But what struck me most about this re-watch—the first time I’ve re-watched Star Wars in at least 10 years–is how the ultimate fate of the galaxy rest on the utter incompetence of the Imperial leadership.
Very early in the picture, R2-D2 and C3P0 escape from their ship in an escape pod and plunge down to the desert planet of Tatooine. There is a moment when a gunner on board the Imperial ship is ready to shoot down the escape pod, but since no life is detected, they let it go. Why do they let it go? Were they wasting lasers somehow by shooting it down? It seems to me that an Empire with the capability of destroying a planet doesn’t have much concerns over available energy. There should have been an order from on high to shoot down anything that jettisoned from the rebel ship. That no such order existed shows an appalling lapse of strategic thinking within the leadership of the Empire–and no wonder they ended up losing.
But consider: suppose such an order had existed. Would it have been followed? If it was not followed, that would demonstrate further incompetence within the machinery of the Empire and serves them right.
But now consider: what if such an order existed and what if it had been followed and the escape pod carrying the two droids was destroyed as part of a routine chain of command? The pod was carrying more than just the droids. R2 carried the plans to the Death Star. If those plans were destroyed, the Rebels would not have found a weakness. Furthermore, without R2 seeking out Obi-Wan, it is unlikely that Luke would have been pulled into the fray. He may have lived his whole life on Tatooine, quietly, while the Empire continued their dominance.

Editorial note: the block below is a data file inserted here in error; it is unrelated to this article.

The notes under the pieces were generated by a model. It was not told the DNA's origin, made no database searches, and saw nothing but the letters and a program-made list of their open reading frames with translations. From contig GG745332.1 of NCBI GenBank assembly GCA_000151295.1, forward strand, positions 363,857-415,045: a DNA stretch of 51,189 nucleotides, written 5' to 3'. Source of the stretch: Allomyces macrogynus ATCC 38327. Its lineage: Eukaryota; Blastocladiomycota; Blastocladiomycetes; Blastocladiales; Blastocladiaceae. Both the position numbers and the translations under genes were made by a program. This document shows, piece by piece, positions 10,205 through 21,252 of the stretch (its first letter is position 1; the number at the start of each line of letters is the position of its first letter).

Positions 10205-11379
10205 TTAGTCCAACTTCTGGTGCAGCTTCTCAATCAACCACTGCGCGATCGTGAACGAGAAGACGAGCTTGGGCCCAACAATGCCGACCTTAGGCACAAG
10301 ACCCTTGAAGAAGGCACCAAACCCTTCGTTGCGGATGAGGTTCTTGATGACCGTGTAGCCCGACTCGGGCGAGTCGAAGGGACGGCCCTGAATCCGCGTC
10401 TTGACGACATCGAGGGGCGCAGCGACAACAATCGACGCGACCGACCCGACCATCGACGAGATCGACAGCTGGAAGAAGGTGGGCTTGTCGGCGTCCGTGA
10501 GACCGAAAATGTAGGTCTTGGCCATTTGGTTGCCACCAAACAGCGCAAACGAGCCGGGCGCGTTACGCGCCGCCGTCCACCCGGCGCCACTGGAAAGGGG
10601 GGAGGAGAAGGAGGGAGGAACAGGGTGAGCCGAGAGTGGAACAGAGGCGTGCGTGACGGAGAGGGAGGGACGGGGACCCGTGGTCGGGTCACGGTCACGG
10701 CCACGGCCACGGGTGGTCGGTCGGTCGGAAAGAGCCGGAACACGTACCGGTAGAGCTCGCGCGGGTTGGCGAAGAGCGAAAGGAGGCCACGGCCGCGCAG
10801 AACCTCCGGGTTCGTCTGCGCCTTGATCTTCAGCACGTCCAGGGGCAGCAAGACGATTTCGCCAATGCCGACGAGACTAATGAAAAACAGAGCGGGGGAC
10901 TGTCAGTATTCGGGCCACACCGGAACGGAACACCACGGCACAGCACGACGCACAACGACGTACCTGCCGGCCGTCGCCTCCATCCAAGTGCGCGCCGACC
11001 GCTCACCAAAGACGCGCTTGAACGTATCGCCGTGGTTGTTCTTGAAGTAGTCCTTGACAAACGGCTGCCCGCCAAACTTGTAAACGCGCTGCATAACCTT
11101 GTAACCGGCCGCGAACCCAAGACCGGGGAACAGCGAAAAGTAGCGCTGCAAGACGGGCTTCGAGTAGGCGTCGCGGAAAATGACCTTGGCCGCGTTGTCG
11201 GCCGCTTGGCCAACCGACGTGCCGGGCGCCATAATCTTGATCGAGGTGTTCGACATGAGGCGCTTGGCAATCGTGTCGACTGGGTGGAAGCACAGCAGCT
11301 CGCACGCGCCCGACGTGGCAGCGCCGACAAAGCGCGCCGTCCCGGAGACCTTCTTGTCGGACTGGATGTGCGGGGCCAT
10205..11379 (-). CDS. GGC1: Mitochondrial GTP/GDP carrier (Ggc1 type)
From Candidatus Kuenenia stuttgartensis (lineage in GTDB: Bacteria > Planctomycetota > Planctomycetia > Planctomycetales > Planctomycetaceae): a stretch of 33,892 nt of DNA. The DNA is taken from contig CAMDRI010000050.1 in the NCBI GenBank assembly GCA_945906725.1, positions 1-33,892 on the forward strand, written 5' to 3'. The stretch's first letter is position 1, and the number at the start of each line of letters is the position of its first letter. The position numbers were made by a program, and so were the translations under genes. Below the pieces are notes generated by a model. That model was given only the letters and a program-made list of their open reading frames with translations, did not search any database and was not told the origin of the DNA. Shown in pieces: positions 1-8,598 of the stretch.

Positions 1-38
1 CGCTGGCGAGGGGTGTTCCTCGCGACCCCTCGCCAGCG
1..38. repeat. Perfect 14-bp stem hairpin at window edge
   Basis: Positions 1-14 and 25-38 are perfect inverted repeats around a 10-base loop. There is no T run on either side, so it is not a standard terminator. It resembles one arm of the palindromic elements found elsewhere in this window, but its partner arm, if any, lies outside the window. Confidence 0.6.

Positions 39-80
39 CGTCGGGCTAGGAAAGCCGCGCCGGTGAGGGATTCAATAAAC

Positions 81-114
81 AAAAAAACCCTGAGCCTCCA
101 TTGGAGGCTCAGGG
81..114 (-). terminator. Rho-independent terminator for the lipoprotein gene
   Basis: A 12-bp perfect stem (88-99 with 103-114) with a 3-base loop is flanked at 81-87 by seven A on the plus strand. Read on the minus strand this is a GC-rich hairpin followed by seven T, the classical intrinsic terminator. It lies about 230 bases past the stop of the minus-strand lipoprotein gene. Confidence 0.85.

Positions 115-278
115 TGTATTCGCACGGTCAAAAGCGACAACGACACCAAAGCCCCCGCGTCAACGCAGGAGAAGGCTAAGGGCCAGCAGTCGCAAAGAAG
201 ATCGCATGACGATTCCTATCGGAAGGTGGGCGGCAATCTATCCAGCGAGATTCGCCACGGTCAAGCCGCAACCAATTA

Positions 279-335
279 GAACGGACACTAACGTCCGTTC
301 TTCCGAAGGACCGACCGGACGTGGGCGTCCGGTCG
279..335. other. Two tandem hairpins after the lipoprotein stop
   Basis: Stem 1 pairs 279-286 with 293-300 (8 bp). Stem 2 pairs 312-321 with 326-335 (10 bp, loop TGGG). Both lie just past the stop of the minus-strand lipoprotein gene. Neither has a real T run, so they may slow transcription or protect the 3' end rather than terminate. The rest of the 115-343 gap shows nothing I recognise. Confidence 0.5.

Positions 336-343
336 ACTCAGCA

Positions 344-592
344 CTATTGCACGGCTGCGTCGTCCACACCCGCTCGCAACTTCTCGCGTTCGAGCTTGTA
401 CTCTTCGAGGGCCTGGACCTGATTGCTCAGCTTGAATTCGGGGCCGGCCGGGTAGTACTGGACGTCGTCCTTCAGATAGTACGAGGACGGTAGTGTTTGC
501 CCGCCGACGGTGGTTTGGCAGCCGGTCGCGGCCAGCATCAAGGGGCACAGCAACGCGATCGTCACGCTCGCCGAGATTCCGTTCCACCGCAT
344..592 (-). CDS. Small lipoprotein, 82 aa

All of this, I considered as I watched the movie with my little boy. It seems now to be a gaping hole in the overarching plot of the movie. It doesn’t make the movie any less fun, but it does bring to mind the notion that even the low man on the totem can have a truly significant impact in the fate of the galaxy.
- When I refer to “Star Wars” I mean the original, that I first saw in the drive-in theater with my parents in 1977. ↩